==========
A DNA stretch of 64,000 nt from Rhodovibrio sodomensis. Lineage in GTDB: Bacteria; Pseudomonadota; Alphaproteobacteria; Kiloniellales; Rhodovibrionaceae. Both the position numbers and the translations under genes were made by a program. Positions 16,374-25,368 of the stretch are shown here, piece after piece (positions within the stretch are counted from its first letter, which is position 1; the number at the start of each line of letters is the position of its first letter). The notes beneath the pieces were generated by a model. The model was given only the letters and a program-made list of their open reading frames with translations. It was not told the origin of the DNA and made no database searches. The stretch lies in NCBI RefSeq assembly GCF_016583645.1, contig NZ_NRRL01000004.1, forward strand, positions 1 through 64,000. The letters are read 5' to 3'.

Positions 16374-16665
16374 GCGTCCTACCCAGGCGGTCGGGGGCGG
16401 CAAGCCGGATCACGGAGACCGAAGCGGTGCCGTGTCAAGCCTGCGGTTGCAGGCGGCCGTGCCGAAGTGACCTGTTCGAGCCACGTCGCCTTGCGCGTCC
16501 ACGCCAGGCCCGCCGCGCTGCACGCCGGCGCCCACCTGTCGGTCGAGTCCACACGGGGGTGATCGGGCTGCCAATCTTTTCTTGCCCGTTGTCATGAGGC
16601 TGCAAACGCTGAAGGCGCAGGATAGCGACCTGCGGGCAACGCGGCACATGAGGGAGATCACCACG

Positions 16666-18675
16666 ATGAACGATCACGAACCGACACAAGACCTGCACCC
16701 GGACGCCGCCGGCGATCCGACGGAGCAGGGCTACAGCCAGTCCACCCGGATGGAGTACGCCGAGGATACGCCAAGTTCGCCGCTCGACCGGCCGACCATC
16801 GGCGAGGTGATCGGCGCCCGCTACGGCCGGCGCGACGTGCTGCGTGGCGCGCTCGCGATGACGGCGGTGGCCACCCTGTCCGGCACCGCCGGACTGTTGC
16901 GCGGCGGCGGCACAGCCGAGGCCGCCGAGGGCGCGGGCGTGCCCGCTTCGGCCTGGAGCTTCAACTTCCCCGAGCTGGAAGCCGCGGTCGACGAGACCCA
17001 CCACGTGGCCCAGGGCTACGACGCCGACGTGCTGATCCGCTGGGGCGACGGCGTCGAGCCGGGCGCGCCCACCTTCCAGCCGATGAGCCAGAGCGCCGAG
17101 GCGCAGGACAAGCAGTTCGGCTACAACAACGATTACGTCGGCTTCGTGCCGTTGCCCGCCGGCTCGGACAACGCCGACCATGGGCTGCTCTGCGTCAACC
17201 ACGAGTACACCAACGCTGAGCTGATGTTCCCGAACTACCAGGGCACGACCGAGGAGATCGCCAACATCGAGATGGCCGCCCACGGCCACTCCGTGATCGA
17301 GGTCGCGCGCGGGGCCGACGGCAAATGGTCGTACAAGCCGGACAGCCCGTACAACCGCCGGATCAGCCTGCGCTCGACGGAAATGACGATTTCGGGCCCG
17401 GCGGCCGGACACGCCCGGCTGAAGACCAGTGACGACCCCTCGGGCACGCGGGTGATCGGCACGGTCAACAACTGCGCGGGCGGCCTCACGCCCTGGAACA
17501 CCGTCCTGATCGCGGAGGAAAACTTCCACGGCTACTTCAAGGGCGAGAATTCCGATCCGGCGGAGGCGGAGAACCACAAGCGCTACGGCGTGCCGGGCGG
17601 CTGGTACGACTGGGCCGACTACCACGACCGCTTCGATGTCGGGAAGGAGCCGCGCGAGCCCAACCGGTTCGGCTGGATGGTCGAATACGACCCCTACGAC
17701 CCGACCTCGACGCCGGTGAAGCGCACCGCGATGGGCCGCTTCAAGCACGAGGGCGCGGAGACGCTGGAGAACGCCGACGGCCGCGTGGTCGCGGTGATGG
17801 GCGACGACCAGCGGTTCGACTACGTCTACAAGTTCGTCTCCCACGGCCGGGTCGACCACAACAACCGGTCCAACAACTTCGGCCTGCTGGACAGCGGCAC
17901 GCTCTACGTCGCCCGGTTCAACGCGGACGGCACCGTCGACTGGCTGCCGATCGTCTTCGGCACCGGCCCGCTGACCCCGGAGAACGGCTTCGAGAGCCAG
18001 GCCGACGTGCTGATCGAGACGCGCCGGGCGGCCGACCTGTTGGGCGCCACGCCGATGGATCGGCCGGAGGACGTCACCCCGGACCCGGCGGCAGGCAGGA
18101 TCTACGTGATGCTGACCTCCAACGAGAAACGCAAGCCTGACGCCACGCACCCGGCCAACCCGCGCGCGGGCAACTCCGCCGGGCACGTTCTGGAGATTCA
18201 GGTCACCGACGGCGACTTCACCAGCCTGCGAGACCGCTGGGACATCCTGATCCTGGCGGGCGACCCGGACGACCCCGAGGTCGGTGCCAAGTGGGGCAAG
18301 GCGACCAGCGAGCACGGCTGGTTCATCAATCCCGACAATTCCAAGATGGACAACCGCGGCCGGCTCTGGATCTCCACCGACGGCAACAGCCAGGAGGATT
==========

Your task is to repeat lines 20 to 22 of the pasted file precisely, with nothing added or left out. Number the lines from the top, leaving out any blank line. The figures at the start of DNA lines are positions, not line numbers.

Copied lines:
17801 GCGACGACCAGCGGTTCGACTACGTCTACAAGTTCGTCTCCCACGGCCGGGTCGACCACAACAACCGGTCCAACAACTTCGGCCTGCTGGACAGCGGCAC
17901 GCTCTACGTCGCCCGGTTCAACGCGGACGGCACCGTCGACTGGCTGCCGATCGTCTTCGGCACCGGCCCGCTGACCCCGGAGAACGGCTTCGAGAGCCAG
18001 GCCGACGTGCTGATCGAGACGCGCCGGGCGGCCGACCTGTTGGGCGCCACGCCGATGGATCGGCCGGAGGACGTCACCCCGGACCCGGCGGCAGGCAGGA